Leif Timber | LTP|ltd
Statements (through the years)
Statement on Abstract Work (2015)
My abstract work has a deep genesis in the psychological and emotional tumult of my early adult life and work. After my mental breakdown at the age of 19, I began using painting as an emotional release, a way to express what I was thinking and feeling without having the requisite vocabulary to articulate what I was experiencing. Since the middle of 2014, I have begun to give many of my finished paintings an entirely abstract outcome. Previously, most of my paintings were semi-abstract, impressionistic representations of the female form (actual figures or metaphors through birds or flowers.) As the pinnacle of beauty, the female figure provided a foundation for the expression of my tormented mind. The disconnectedness, the isolation, the fear, and the despair became marks on the canvas surrounding this beautiful ideal.
I have spoken of my paintings as psychological self-portraits, but I did not feel there was a true communication of this message until I was able to separate the emotional mark-making from its attachment to the female figure. I still use the figure as a basic element in that I still begin most of my paintings with a rendering of the female form. But by the time I am finished with the painting, I have allowed myself to eliminate all awareness of that fact through building up marks and adding and subtracting paint to cover it up. Once the figure is in place, I use turpentine to take away and I add extra paint while the turpentine is dissolving previous layers. I mostly use pallet knives and scrapers to make marks and move paint on the surface, creating a buildup of texture through addition and subtraction.
Every mark is intentional, but the finished painting is an organic process that develops through the course of painting. There comes a point when every painting is finished. If the mixing of paint becomes too muddy, I have to stop, and in this case a painting is usually not finished. When that layer is dry, I will go back over it until it reaches an acceptable outcome. Sometimes I will stop painting because I think the painting is finished, but the next day I will look at it and realize it was not. Other times it will present itself as a finished painting as soon as I stop attacking it and will remain so.
Statement on Work (circa 2011)
I have an endless fascination with the female form. It is something I will probably continue to depict throughout my life as an artist, and for me its innate beauty is unrivaled. I began drawing nudes when I was a young adult -- more honestly as an adolescent sneaking magazines to study the figure with a pencil and a pad of paper.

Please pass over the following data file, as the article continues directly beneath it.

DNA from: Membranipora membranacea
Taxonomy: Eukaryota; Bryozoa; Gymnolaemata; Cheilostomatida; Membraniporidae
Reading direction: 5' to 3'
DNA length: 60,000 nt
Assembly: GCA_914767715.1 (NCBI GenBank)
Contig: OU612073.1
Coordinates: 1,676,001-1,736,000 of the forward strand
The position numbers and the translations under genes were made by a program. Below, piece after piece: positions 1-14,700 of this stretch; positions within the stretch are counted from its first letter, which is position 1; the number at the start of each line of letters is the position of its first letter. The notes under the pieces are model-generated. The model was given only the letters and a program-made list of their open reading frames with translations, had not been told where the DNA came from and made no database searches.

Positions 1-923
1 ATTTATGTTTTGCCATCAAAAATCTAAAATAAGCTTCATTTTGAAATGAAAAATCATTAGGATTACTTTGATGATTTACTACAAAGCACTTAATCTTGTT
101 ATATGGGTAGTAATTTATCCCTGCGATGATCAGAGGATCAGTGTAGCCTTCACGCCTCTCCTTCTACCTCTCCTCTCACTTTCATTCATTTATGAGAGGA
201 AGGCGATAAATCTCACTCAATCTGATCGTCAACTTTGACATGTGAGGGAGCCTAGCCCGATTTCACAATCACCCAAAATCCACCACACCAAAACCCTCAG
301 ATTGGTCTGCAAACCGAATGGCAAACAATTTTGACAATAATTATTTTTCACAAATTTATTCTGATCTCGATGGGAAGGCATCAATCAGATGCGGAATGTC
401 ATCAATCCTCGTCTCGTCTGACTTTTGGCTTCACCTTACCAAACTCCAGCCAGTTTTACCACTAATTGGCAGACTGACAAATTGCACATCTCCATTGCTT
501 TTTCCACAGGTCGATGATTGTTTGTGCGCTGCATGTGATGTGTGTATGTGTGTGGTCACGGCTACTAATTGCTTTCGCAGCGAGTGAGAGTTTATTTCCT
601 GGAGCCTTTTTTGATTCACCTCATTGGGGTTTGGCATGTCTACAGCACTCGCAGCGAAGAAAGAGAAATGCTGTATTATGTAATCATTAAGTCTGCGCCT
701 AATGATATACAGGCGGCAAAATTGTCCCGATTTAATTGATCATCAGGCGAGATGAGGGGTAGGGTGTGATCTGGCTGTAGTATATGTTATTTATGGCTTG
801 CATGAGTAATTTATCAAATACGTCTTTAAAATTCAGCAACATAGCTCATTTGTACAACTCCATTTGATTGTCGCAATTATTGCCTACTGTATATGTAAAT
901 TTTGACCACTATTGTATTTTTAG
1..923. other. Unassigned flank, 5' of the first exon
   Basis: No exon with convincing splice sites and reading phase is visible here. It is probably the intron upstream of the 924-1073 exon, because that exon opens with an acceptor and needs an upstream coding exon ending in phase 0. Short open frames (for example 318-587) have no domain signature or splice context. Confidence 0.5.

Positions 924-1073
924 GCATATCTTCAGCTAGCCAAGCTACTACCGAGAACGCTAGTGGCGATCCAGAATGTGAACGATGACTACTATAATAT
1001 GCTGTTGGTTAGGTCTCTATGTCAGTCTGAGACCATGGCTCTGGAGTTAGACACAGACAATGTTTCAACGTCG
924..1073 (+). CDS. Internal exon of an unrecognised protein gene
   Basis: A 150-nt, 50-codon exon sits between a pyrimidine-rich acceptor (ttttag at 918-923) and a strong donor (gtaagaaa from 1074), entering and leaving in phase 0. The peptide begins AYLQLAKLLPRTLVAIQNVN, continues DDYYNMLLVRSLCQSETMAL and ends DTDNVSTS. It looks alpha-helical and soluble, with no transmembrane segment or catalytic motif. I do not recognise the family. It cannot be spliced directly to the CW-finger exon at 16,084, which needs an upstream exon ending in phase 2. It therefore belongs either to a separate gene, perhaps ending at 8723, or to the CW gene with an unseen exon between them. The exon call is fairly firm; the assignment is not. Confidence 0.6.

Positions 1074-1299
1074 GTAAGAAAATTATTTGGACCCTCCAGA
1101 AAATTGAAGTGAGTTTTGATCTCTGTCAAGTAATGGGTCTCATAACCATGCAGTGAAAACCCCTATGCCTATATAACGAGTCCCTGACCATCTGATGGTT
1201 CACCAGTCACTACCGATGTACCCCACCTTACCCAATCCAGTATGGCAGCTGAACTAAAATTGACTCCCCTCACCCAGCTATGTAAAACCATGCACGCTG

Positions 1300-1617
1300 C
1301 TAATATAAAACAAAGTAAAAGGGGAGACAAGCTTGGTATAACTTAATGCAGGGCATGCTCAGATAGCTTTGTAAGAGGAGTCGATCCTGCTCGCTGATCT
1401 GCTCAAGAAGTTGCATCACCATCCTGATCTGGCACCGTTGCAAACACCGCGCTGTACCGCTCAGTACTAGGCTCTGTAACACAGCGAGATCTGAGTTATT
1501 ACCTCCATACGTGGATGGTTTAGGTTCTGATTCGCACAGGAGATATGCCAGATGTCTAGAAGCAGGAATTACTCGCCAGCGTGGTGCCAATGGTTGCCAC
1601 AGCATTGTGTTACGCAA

The live model was never something that inspired me, so going back to source material from photographs and other painters' works after school (and even during) felt natural. There is a certain solitude that working without models allows, which for me is the freedom to work without any fears or insecurities. If I feel I have failed in making a work of art, there is no one expectantly waiting to see what I have created. So I have no one to disappoint but myself, which is easy enough to live with.
The female form is not my only subject, but other than some of my portraits and architectural paintings, it informs and guides the vast majority of my work. I treat my birds and flowers the same way I treat my nudes, and perhaps subconsciously they are derivatives of the nudes. I want my images to be strong and erect -- with a certain sense of power in each subject.
The image of power is a beacon. In chaos you must seek a steady pillar on which you can build a foundation. Through the formative chaos of my life, artistic expression has been the pillar on which I have anchored my ship.
The powerful female archetype is something I believe in. I have always been surrounded by strong, independent women. The three most important women in my life fit this archetype, and as much as possible I attempt to portray their impact on me in my work.
Statement on Nudes (circa 2009)
In making artwork a part of myself, and in making that art reflect who I am, I have gone through many questions about what my senses of art and self are and should be. What makes me who I am? What do I value? What is my complexion? What drives me as a human being? These are the essential questions which I answer for myself through art. My artwork describes desire, beauty, love restrained by fear, anger, anxiety, aggression. These are the dominant forces that inhabit my psyche.
As man I find beauty in the female figure. But along with desire, it invokes an uncertainty, a foreignness that brings fear and all of its inherent reactions. These conflicting emotions are who I am. And they are manifest in my work. I've struggled with the seemingly single-mindedness of my work, but I can't get away from the fact that these are the thoughts and feelings that drive me through a life which seems to lack purpose.
Through my artwork, I am able to give meaning to the basic instinctual processes that course through the passages in my body and mind. My artwork is a reflection of my sense of self, hindered by psychological malfunction. The canvas or the page becomes this part of me.